Hillary Clinton and Donald Trump have been neck and neck in some recent polls while other national polls have continued to show a comfortable lead for Hillary.
But this may be the day the media narrative—with their skewed numbers—begins to break down.
Rasmussen Reports, which has often been more favorable toward conservatives (and more accurate), has shown a similar trend to some of the major pollsters who persistently show Hillary ahead. Their numbers are turning heads this morning:
Hillary Clinton’s post-convention lead has disappeared, putting her behind Donald Trump for the first time nationally since mid-July.
The latest weekly Rasmussen Reports White House Watch shows Trump with 40% support to Clinton’s 39% among Likely U.S. Voters, after Clinton led 42% to 38% a week ago. Libertarian candidate Gary Johnson now earns seven percent (7%) of the vote, down from nine percent (9%) the previous two weeks, while Green Party candidate Jill Stein picks up three percent (3%) support.
Trump’s lead is significant since it is showing the sea change that many have been observing but to this point had failed to quantify. But what is more important is where Clinton’s numbers have been trending over the last few weeks:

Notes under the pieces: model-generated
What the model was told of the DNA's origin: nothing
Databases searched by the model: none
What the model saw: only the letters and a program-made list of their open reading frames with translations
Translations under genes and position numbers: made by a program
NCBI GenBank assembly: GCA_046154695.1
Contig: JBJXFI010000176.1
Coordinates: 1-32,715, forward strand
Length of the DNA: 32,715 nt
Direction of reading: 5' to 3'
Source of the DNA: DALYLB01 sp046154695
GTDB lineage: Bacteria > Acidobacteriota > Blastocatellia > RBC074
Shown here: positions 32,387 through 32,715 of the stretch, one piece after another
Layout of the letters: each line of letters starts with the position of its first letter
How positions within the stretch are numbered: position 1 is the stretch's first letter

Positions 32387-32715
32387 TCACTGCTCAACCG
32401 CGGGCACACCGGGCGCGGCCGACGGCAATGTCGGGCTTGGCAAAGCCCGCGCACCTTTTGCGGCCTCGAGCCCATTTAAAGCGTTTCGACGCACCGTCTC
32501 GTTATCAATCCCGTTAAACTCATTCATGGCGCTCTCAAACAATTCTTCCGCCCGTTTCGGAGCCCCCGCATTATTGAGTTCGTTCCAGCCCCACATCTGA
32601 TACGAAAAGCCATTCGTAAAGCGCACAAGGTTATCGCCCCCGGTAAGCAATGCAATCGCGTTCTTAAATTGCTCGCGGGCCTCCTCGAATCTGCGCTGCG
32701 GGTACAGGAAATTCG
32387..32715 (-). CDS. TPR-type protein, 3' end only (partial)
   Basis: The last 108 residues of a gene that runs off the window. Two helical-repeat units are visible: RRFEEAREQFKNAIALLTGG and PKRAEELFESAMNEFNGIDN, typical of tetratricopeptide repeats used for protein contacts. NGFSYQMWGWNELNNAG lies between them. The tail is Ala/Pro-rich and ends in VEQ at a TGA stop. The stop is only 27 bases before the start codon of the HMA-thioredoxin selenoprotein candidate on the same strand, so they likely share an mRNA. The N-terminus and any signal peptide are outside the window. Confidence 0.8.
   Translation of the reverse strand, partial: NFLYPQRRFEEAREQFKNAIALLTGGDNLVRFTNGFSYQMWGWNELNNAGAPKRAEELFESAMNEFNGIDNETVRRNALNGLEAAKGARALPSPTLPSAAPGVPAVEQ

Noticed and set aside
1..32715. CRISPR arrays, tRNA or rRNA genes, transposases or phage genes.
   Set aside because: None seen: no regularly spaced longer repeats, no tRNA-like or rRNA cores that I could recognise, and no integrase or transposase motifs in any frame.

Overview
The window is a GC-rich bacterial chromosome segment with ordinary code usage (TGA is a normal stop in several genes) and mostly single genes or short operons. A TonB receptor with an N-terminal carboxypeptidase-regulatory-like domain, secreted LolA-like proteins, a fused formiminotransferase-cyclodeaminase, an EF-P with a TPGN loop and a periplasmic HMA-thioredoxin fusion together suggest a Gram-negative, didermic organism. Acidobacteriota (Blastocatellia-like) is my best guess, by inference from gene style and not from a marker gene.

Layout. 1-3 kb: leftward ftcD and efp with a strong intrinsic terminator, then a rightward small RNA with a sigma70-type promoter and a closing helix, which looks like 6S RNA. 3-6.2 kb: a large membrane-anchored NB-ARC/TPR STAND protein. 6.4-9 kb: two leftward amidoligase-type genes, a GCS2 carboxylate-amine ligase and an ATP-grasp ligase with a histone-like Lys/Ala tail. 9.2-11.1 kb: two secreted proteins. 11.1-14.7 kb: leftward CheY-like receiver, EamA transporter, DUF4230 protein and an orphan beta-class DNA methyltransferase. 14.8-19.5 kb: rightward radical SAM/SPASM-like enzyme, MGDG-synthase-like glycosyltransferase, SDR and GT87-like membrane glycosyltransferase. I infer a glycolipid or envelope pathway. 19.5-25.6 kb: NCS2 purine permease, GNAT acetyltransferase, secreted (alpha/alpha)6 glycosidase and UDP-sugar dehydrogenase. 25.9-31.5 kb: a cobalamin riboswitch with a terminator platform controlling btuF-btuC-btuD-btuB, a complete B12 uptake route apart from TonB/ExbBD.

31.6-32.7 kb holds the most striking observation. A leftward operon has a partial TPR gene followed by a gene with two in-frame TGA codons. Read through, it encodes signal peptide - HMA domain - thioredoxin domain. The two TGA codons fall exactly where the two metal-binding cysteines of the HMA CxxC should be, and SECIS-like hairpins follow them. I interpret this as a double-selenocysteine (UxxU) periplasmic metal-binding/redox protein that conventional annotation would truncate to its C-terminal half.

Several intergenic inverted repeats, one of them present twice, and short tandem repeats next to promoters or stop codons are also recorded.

Clinton’s support has been trending down from a high of 44% in early August just after the Democratic National Convention. This is her lowest level of support since mid-July.
Clinton has 73% of the Democratic vote, down from 79% in the previous survey. Trump attracts 15% of Democrats, while 12% of Republicans prefer Clinton. The GOP nominee continues to hold a small lead among voters not affiliated with either major political party, this week leading 36% to 28%.
Trump clearly has a distinct advantage on Hillary. Her enthusiasm is down now that the scandals are piling up with promises of more document dumps over the next 60 days. And Trump seems to be holding another wild card:
Some have suggested that Trump has hidden support among voters who are unwilling to say publicly where they stand because they’re fearful of criticism. We won’t know for sure until Election Day, but Republicans are clearly more reluctant than Democrats this year to say how they are going to vote.
This is a major X factor in the race. We are witnessing the first presidential election after the IRS targeted conservatives and caused a major scandal. So while there are definitely no (living) Hillary supporters quietly waiting in the wings, Trump may have an entire block of voters not yet accounted for. While the race according to Rasmussen is statistically even, the trend is strongly towards Donald, and we will have to see how his bold immigration speech will move the numbers over the coming week.